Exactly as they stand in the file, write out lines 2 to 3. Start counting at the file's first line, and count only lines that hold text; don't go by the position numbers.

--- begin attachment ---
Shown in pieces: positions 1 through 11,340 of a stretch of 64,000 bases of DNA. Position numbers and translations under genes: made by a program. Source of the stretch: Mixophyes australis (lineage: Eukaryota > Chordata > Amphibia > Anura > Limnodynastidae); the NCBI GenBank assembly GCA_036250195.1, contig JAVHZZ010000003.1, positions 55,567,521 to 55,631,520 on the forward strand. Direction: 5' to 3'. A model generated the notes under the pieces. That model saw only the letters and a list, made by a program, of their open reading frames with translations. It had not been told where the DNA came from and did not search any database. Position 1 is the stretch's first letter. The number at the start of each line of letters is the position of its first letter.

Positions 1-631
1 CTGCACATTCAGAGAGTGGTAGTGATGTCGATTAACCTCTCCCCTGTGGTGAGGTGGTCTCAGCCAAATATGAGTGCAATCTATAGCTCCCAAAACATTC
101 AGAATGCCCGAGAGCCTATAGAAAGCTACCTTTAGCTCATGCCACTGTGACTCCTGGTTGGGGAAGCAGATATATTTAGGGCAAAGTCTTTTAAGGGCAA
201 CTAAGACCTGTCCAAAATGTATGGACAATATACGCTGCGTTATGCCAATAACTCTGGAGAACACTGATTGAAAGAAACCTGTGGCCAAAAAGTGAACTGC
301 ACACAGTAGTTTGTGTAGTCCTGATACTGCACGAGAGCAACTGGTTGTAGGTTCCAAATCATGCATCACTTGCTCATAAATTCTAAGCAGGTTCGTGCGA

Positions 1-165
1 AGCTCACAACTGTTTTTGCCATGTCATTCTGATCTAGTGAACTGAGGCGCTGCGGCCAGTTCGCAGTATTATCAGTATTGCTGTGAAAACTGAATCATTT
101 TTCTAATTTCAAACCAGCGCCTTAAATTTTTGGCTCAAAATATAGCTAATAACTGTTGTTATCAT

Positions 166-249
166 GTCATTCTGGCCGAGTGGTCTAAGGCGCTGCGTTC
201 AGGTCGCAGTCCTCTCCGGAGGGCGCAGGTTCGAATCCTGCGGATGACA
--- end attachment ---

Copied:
Positions 1-631
1 CTGCACATTCAGAGAGTGGTAGTGATGTCGATTAACCTCTCCCCTGTGGTGAGGTGGTCTCAGCCAAATATGAGTGCAATCTATAGCTCCCAAAACATTC